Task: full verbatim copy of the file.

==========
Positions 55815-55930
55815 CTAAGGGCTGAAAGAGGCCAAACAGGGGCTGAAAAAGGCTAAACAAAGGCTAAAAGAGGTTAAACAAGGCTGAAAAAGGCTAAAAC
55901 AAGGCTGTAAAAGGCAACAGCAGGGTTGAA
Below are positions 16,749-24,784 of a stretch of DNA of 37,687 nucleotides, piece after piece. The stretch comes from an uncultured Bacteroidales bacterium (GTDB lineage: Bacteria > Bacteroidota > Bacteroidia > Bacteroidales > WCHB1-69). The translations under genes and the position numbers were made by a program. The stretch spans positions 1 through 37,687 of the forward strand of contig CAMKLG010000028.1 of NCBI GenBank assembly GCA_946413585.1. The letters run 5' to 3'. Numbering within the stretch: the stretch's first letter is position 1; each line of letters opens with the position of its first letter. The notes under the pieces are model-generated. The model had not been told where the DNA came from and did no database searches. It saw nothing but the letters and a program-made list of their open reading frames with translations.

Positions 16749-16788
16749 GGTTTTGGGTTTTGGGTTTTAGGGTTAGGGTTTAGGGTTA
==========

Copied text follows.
Positions 55815-55930
55815 CTAAGGGCTGAAAGAGGCCAAACAGGGGCTGAAAAAGGCTAAACAAAGGCTAAAAGAGGTTAAACAAGGCTGAAAAAGGCTAAAAC
55901 AAGGCTGTAAAAGGCAACAGCAGGGTTGAA
Below are positions 16,749-24,784 of a stretch of DNA of 37,687 nucleotides, piece after piece. The stretch comes from an uncultured Bacteroidales bacterium (GTDB lineage: Bacteria > Bacteroidota > Bacteroidia > Bacteroidales > WCHB1-69). The translations under genes and the position numbers were made by a program. The stretch spans positions 1 through 37,687 of the forward strand of contig CAMKLG010000028.1 of NCBI GenBank assembly GCA_946413585.1. The letters run 5' to 3'. Numbering within the stretch: the stretch's first letter is position 1; each line of letters opens with the position of its first letter. The notes under the pieces are model-generated. The model had not been told where the DNA came from and did no database searches. It saw nothing but the letters and a program-made list of their open reading frames with translations.

Positions 16749-16788
16749 GGTTTTGGGTTTTGGGTTTTAGGGTTAGGGTTTAGGGTTA